What he comes up with is a powerful tranquilizer, which he receives from a mad doctor who appears to be an escaped Nazi war criminal. Lionel finds that he can sedate the zombies by injecting the tranquilizer directly into their brains, through either the nose or the eye, and he foolishly allows himself to believe that he has found the key to re-normalizing his life. Now, if you’re like me, you’re thinking, “What the hell? You mean he’s going to try to live in a house with two zombies?!” and the only thing I can think of by way of explanation is to remind you that one of the zombies is his mother, and Lionel has clearly always been quite the little mama’s boy. But this can’t possibly last long, and soon enough, Lionel is forced to bury his mum.

     It occurs to Lionel, however, that his mother is not likely to stay put in her coffin, so he goes to the cemetery the night after her funeral to dig her up and inject her with more tranquilizers. He is prevented from doing so by the intervention of a gang of greasers who beat him up and piss on his mother’s grave. I think you know what’s coming. But this is a Peter Jackson movie, so there has to be an unexpected twist on the expected development, which in this case takes the form of the priest who officiated at Mom’s funeral rushing in to bail Lionel out of his peril at the hands of his mother and the now-zombified greasers. “I kick ass for the Lord,” the priest (Stuart Devenie of The Frighteners, who also supplied a number of voices for Meet the Feebles) says, and then leaps into full-on Shaw Brothers kung fu action. But just as suddenly as he appeared, the priest is dispatched by his undead opponents and turned into one of them, leaving Lionel with no choice but to return home with all five zombies!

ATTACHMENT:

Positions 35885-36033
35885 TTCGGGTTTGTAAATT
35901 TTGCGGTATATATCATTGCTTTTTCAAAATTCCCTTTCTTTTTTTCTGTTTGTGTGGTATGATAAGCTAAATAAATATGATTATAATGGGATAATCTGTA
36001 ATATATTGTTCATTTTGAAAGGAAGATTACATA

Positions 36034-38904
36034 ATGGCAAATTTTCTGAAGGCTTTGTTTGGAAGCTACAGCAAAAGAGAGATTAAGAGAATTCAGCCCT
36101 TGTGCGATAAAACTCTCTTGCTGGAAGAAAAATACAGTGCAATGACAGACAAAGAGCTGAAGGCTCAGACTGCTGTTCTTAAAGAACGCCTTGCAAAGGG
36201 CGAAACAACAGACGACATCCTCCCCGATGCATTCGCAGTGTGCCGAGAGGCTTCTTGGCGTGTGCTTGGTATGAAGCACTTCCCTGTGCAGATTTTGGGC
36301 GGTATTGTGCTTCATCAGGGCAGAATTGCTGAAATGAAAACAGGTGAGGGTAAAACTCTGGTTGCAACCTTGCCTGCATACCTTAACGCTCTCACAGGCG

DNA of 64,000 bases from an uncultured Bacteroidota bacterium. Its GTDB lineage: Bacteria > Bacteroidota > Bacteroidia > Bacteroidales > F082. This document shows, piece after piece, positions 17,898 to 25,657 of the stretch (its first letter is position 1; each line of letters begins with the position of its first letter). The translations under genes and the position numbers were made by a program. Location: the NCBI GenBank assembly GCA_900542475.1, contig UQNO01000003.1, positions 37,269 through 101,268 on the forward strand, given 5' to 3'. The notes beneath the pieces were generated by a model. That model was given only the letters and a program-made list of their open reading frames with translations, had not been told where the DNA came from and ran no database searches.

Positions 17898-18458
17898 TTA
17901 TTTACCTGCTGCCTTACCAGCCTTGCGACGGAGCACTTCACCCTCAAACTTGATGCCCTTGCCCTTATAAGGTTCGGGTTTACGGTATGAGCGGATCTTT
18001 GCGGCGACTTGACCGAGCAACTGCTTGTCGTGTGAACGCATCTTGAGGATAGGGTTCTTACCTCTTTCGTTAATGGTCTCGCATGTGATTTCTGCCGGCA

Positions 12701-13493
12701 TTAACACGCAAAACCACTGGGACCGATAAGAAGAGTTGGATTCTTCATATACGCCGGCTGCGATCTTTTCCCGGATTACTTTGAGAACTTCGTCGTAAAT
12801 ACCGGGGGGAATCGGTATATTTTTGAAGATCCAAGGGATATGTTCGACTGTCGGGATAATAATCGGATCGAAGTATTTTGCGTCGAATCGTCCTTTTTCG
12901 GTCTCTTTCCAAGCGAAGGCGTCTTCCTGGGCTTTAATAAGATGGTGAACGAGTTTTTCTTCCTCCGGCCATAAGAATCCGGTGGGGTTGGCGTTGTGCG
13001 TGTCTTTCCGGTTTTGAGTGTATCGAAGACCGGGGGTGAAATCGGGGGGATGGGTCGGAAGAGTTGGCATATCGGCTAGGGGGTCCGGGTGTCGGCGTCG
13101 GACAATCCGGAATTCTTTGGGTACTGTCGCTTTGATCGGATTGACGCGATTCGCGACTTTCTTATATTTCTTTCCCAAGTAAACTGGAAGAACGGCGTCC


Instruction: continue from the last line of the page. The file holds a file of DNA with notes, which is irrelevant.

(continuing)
It just gets crazier from there. The next 45 minutes will witness the birth of a zombie baby (and what did you think would be the outcome of two zombies having sex, hmmm?), an attempt by Lionel’s uncle (My Grandpa is a Vampire’s Ian Watkin) to blackmail Lionel into giving up his inheritance, and a party at Lionel’s house that turns into a zombie bloodbath when the poison with which Lionel attempted to euthanize his undead boarders ends up supercharging them instead. I promise you, you have never seen anything quite the like of the climax (unless, or course, you’ve already seen Dead Alive). Suffice to say that it involves hundreds of nearly indestructible zombies, a homicidal living digestive tract, and Lionel getting all Bruce Campbell on the monsters’ asses with a fucking lawnmower. It also involves Lionel’s mom being transformed into a 20-foot mega-zombie with steatopygia. (Look it up, you lazy fuckers.)

     I rather regret that I never saw Dead Alive when it was new. Back then, its manic, deranged sense of humor and its phenomenally over-the-top gore effects would have floored me. But instead, I ended up waiting until I was so burned out on horror comedies that my capacity to appreciate its undeniable charm was greatly diminished. Seven years ago, this movie might have garnered my highest rating, but now, my patience for this sort of thing is all but exhausted, and it takes something nearly this inspired to make an impression on me at all. But “inspired” is definitely the best word for Dead Alive. It is perhaps the ultimate party movie, and carries my unhesitating recommendation.